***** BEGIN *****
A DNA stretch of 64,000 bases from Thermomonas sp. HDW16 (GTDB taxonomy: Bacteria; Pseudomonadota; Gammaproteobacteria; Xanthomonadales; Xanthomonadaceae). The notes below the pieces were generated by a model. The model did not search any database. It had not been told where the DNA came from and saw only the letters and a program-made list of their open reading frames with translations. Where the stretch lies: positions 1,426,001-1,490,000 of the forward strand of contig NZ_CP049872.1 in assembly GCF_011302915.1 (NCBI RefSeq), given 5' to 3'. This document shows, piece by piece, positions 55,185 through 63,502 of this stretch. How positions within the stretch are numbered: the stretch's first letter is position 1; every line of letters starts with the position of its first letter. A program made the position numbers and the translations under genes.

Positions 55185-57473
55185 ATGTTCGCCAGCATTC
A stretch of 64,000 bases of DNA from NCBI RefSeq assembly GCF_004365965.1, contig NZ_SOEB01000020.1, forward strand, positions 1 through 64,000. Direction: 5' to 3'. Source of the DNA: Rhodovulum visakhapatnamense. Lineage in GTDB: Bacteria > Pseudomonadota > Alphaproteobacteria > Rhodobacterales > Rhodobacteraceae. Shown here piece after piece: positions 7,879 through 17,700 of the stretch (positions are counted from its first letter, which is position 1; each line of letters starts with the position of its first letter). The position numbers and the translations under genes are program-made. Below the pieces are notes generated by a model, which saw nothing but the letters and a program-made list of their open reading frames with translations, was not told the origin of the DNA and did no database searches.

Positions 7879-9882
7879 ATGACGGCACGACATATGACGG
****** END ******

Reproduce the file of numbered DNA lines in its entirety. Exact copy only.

A DNA stretch of 64,000 bases from Thermomonas sp. HDW16 (GTDB taxonomy: Bacteria; Pseudomonadota; Gammaproteobacteria; Xanthomonadales; Xanthomonadaceae). The notes below the pieces were generated by a model. The model did not search any database. It had not been told where the DNA came from and saw only the letters and a program-made list of their open reading frames with translations. Where the stretch lies: positions 1,426,001-1,490,000 of the forward strand of contig NZ_CP049872.1 in assembly GCF_011302915.1 (NCBI RefSeq), given 5' to 3'. This document shows, piece by piece, positions 55,185 through 63,502 of this stretch. How positions within the stretch are numbered: the stretch's first letter is position 1; every line of letters starts with the position of its first letter. A program made the position numbers and the translations under genes.

Positions 55185-57473
55185 ATGTTCGCCAGCATTC
A stretch of 64,000 bases of DNA from NCBI RefSeq assembly GCF_004365965.1, contig NZ_SOEB01000020.1, forward strand, positions 1 through 64,000. Direction: 5' to 3'. Source of the DNA: Rhodovulum visakhapatnamense. Lineage in GTDB: Bacteria > Pseudomonadota > Alphaproteobacteria > Rhodobacterales > Rhodobacteraceae. Shown here piece after piece: positions 7,879 through 17,700 of the stretch (positions are counted from its first letter, which is position 1; each line of letters starts with the position of its first letter). The position numbers and the translations under genes are program-made. Below the pieces are notes generated by a model, which saw nothing but the letters and a program-made list of their open reading frames with translations, was not told the origin of the DNA and did no database searches.

Positions 7879-9882
7879 ATGACGGCACGACATATGACGG